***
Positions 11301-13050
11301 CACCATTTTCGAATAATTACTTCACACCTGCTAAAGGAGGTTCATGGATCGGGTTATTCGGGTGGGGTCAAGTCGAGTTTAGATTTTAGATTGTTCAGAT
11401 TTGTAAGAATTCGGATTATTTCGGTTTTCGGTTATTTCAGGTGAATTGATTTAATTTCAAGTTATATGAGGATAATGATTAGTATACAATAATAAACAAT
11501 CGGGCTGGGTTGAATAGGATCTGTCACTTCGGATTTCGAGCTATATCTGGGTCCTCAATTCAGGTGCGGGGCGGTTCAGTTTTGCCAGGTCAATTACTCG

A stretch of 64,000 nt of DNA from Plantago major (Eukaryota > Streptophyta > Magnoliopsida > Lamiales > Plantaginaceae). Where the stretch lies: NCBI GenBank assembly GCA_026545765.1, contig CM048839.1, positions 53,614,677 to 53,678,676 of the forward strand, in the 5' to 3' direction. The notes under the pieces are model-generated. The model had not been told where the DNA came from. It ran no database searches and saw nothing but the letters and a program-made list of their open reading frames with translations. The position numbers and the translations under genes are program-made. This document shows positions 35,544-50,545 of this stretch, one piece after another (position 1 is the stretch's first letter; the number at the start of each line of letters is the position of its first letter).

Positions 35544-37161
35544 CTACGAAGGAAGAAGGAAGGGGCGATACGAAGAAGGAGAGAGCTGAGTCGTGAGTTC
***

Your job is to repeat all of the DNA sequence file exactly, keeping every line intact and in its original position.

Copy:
Positions 11301-13050
11301 CACCATTTTCGAATAATTACTTCACACCTGCTAAAGGAGGTTCATGGATCGGGTTATTCGGGTGGGGTCAAGTCGAGTTTAGATTTTAGATTGTTCAGAT
11401 TTGTAAGAATTCGGATTATTTCGGTTTTCGGTTATTTCAGGTGAATTGATTTAATTTCAAGTTATATGAGGATAATGATTAGTATACAATAATAAACAAT
11501 CGGGCTGGGTTGAATAGGATCTGTCACTTCGGATTTCGAGCTATATCTGGGTCCTCAATTCAGGTGCGGGGCGGTTCAGTTTTGCCAGGTCAATTACTCG

A stretch of 64,000 nt of DNA from Plantago major (Eukaryota > Streptophyta > Magnoliopsida > Lamiales > Plantaginaceae). Where the stretch lies: NCBI GenBank assembly GCA_026545765.1, contig CM048839.1, positions 53,614,677 to 53,678,676 of the forward strand, in the 5' to 3' direction. The notes under the pieces are model-generated. The model had not been told where the DNA came from. It ran no database searches and saw nothing but the letters and a program-made list of their open reading frames with translations. The position numbers and the translations under genes are program-made. This document shows positions 35,544-50,545 of this stretch, one piece after another (position 1 is the stretch's first letter; the number at the start of each line of letters is the position of its first letter).

Positions 35544-37161
35544 CTACGAAGGAAGAAGGAAGGGGCGATACGAAGAAGGAGAGAGCTGAGTCGTGAGTTC